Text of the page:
As vaccinations increase, this is no time to let our guard down
On March 16 National Vaccination Day, it is ironic to be reminding ourselves that vaccines are no magic bullet. At least in the case of COVID-19. Even though India’s COVID-19 vaccine coverage is picking up pace, we still have a long way to go.
Data shows as of March 11, 25 million doses covered just 1.4% of India’s population compared to 34 per cent in the UK and 29 per cent in the US.
But the country’s COVID-19 vaccine coverage is slowly picking up as citizens above 45 years with specific co-morbidities and those aged more than 60 years join healthcare and frontline workers to take the jabs. As of March 15 7 am, health ministry data showed that the country is nearing 3 crore cumulative vaccination doses. 2,97,38,409 vaccine doses have been administered, with more than 15 lakh doses given over the last 24 hours.
It may not be fair to compare vaccine coverage between countries as each started their national COVID-19 vaccination campaigns at different times, driven by varying regulatory schedules and compulsions. Also, while India’s daily vaccination numbers may be high, there are regions that still lag behind, due to patchy uneven access. And if there is one hard lesson from this pandemic, it is that no one is safe until everyone is safe.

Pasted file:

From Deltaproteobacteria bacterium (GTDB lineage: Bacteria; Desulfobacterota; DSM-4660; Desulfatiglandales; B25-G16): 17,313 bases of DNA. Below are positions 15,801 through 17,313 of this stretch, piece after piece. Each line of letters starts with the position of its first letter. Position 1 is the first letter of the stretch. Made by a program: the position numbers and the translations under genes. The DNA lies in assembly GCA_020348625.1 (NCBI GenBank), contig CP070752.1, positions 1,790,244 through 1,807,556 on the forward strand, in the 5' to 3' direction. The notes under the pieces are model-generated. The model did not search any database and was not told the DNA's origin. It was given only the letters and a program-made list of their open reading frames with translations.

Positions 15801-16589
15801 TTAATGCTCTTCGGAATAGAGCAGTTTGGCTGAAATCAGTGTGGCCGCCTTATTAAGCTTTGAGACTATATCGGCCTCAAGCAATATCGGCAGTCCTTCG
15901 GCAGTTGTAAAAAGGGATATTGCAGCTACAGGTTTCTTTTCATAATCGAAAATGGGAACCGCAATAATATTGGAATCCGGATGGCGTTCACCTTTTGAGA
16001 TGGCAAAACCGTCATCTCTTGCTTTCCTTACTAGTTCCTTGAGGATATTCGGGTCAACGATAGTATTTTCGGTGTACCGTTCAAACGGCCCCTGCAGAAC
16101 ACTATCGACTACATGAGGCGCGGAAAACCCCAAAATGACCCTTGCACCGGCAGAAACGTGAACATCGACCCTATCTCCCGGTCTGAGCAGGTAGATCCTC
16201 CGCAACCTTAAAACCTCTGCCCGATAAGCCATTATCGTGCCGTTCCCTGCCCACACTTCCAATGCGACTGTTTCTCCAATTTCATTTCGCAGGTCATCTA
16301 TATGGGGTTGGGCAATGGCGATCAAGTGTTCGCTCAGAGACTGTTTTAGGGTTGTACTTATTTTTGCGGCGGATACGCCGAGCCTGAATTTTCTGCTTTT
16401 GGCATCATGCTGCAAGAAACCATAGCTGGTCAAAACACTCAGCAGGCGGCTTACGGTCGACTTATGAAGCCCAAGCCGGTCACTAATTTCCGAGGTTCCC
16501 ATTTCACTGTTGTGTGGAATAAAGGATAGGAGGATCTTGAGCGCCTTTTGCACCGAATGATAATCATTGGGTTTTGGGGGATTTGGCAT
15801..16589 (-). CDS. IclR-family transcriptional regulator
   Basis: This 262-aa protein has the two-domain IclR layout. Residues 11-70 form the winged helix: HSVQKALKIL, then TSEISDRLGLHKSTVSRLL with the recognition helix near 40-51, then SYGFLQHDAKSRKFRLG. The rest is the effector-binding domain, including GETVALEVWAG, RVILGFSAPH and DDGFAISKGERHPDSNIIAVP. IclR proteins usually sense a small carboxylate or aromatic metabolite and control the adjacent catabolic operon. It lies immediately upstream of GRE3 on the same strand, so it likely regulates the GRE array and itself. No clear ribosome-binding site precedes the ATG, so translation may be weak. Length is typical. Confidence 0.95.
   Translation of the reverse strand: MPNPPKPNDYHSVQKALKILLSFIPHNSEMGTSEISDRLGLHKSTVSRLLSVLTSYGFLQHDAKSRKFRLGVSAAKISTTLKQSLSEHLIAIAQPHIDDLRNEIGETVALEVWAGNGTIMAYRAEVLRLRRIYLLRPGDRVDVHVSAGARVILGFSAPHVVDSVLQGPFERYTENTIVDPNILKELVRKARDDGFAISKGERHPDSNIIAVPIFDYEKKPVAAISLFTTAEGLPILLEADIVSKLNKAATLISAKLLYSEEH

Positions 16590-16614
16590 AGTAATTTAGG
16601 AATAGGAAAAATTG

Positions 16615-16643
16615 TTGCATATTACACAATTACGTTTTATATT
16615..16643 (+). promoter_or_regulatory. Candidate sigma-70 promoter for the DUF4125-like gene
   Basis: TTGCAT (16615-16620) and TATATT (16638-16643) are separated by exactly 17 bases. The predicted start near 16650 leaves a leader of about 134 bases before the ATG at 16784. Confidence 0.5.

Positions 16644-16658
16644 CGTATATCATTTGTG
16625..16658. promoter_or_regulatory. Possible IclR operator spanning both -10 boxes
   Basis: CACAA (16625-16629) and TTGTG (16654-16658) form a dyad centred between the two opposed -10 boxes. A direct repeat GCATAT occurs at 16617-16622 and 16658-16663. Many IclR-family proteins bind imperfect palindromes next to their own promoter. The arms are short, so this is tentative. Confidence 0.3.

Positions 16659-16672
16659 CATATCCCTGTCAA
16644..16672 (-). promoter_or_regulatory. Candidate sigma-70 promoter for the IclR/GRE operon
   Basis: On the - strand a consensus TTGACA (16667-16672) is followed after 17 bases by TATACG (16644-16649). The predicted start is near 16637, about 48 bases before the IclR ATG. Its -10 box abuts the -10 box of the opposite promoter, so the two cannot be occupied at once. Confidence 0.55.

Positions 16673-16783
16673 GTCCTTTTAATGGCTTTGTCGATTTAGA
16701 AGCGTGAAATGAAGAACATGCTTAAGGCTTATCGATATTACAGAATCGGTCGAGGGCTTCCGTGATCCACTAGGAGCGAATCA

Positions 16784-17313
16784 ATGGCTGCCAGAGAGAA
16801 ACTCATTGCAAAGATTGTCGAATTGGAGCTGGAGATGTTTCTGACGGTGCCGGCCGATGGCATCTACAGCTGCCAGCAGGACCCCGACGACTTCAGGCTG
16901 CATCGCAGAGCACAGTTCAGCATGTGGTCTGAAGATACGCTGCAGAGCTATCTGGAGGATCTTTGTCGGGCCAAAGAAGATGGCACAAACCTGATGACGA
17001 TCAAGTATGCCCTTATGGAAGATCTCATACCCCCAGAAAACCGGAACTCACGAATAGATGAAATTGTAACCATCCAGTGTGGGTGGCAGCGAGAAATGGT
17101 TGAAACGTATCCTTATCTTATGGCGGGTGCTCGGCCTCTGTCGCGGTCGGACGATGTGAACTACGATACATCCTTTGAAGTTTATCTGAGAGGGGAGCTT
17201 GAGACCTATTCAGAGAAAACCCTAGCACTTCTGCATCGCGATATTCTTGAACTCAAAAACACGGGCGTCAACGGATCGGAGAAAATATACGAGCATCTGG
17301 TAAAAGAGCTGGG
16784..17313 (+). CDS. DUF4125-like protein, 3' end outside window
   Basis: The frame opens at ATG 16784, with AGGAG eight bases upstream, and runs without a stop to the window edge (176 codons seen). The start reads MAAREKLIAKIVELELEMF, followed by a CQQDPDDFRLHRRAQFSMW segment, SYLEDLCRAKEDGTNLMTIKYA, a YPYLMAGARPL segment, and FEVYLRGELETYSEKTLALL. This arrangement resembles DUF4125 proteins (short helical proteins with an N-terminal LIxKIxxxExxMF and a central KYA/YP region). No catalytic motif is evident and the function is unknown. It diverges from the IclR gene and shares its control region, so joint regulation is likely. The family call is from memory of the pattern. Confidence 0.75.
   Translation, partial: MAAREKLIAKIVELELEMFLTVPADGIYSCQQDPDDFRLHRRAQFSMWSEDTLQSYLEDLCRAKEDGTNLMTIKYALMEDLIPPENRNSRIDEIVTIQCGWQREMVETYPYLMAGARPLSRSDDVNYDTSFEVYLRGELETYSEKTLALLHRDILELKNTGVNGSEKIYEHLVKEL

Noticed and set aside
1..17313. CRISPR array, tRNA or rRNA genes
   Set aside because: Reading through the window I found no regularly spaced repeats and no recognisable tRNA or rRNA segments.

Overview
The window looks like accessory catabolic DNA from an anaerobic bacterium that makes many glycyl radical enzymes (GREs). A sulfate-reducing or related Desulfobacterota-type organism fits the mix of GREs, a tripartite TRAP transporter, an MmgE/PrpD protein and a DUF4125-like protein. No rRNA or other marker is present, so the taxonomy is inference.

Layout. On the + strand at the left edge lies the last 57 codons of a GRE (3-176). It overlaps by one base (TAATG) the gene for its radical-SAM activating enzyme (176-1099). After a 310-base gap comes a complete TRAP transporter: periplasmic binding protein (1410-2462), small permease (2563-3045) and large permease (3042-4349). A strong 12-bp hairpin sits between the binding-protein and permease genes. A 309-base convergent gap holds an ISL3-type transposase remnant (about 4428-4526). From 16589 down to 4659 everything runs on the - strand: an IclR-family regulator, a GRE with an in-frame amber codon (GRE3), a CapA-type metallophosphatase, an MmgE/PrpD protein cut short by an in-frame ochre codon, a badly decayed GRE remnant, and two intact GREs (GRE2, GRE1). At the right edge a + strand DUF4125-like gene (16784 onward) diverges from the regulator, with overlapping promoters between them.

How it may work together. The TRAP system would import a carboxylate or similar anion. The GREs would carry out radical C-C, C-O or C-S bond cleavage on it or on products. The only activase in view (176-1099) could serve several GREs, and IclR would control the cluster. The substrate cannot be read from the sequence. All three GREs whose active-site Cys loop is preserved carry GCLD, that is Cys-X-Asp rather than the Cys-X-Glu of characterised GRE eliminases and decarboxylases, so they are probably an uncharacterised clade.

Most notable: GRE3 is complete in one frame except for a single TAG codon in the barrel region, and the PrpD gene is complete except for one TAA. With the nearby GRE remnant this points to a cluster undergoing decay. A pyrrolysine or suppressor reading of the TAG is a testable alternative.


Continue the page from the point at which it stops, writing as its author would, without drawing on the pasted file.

So while our pharma and vaccine manufacturing has stepped up to the challenge of making enough vaccines not just for India but also the world, it is now time to put the healthcare delivery system in place.
Corporate hospitals have shown their willingness to join their public sector counterparts and the increasing daily numbers of doses administered is testimony not just to reducing vaccine hesitancy but also increasing access.
Having a wide spread out network of vaccination centres is also crucial to treat and report back adverse events to the vaccine, the crucial pharmacovigilance phase of any medical intervention.
But it is important to realise that the vaccine is not a magic bullet. With variants on the rise and a second wave eminent in key large states like Maharashtra, Kerala, Punjab, Karnataka, Gujarat, Tamil Nadu and Madhya Pradesh which are showing a steep rise in daily new cases, healthcare professionals must caution the newly vaccinated that masking, social distancing, etc must continue.
Dr Harsh Vardhan, Union Minister for Health and Family Welfare himself emphasised this advice, at the inauguration of the sixth Mega-Health camp in Parliament House Annexe for super-specialist consultations for Parliamentarians. “It is important to ascertain that COVID Appropriate behaviour is followed even after the vaccine is available” said Dr Harsh Vardhan, explaining that “negligence towards COVID appropriate behaviour main reason behind the rising cases in the country.”
We just don’t know enough about this virus. Or its variants. We have not got enough data on the vaccines either. Therefore, while vaccination is a must, so is surveillance, testing, and contact tracing.